Sunday, January 29, 2012

A Better Mousetrap

Sometimes it is better than the original and works very well, sometimes it ends up not so well and causes more problems than it's worth.

Remember the bike spinner I built to turn my bike around in the garage?

Works well in theory.

Round and round.

It worked well enough but it does have its flaws, the first involves getting the bike up on it. Once the front wheel is on the spinner I dare not turn the handlebars or the spinner will start to spin creating a very dangerous situation. I have to keep everything straight until I get the rear wheel up on it too. I never did figure out a way to lock it into position without drilling a hole into the concrete floor.

Next is the width, I designed it to accommodate the kickstand on either side so I wouldn't have to turn it around every time I took the bike off of it. I can ride off and close the garage door then when I got home simply use the garage door opener and ride up on it and spin it around to be ready for my next ride. Unfortunately with it being so wide this means whenever I want to work on the bike I either have to stand back from the spinner and lean over or stand on the spinner which is unstable at best.

Another problem with it being so wide is with the center pivot it has to sit center stage of the garage and getting anything past it like Trobairitz's bike or pellets for our stove is a chore. Not to mention not having any room to use my table saw and chop saw to do most important trim work, renovation and honey do projects.

A third problem is the steel bearing type rollers I used for stability on the underside.

They are beginning to etch the garage floor making it difficult to spin the bike.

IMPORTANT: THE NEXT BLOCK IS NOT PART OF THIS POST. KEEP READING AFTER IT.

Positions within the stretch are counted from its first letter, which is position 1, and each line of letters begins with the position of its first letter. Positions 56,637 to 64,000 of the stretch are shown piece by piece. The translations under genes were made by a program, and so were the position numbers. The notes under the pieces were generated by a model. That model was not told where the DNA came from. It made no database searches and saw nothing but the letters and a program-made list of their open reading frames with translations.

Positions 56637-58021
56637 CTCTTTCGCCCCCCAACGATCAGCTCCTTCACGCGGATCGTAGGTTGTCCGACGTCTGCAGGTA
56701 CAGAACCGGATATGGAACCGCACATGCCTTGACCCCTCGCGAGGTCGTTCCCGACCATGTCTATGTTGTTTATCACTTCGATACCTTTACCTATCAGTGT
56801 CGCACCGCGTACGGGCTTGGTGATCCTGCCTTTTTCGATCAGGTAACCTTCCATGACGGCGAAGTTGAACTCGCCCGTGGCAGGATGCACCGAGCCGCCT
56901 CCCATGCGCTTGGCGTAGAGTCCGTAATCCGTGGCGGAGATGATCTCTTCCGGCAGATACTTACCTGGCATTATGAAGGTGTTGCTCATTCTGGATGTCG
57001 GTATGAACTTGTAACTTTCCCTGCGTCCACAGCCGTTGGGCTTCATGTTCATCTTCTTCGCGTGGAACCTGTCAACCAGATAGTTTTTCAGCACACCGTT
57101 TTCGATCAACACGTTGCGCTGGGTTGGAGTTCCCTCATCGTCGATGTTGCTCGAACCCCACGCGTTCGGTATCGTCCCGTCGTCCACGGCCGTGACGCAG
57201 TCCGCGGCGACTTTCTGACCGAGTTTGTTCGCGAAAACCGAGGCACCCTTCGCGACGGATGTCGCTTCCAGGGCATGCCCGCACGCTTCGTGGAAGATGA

Some low profile rubber wheels may be a better option, but then it was back to the drawing board.

Instead I was remembered an AMA Member-Tested product review of the Pit Viper Motorcycle Dolly in an issue of American Motorcyclist Magazine by the AMA .

Pit Viper Motorcycle Dolly

The reviewer recommended it and as best as I could tell it's the identical dolly that I had been eyeing at Harbor Freight but at a significant savings with a coupon. Check any of your motorcycle magazines (Cycle World, Motorcyclist or Rider magazine) for the Harbor Freight two page coupon spread.

Harbor Freight Motorcycle Dolly

I decided to try it and instead of a Lexus in my living room, I had an unassembled motorcycle dolly.

It took me about an hour to assemble and with a quick swap I had the bike rolling around the garage floor. It is a little difficult to "spin" without a central pivot point but being able to move the bike sideways and out of the way makes up for the minor inconveniences.

Moves to the side and out of the way.

I've been using it for about a month now and I am extremely happy. It is well built, sturdy and easy to move about the garage. It took me a bit to get the hang of using it as a spinner and requires more of a three point turn to get the bike to come around. The instructions state not to 'ride' up onto the stand but being one to ignore the rules on occasion I glued rubber strips on the bottom of the ramps and it doesn't move. I ride up onto the dolly, set the kickstand into place, dismount, kick up the rear ramp and give the rear of the bike a shove toward the garage wall.

The rear ramp in 'up' position.

I then kick up the front of ramp and pull on the handlebars toward me to bring the bike 90º then shove the rear of the bike to complete the 180º turn.

I then kick the front ramp down and she's ready to roll in the morning.  I assembled it so the kick rods for the ramps were on the left side of the bike so I didn't have to walk around the bike to set the ramps into position, the instructions stated the opposite side.

It's like trying to turn a big dog, or giant cat in this case, around in a tight spot. Once you realize they're not going to follow direction, a little shove with your knee is enough persuasion to accomplish your task.

The advantage is that I can push Brandy's bike up on it, spin it around, move it sideways and back Max into the corner of the garage for the week. Then roll Lucy up on it and spin her around for the morning commute or move her about the garage to check tire pressure, chain tension or use my workbench, table saw or whatever without tripping on anything. Well worth the investment.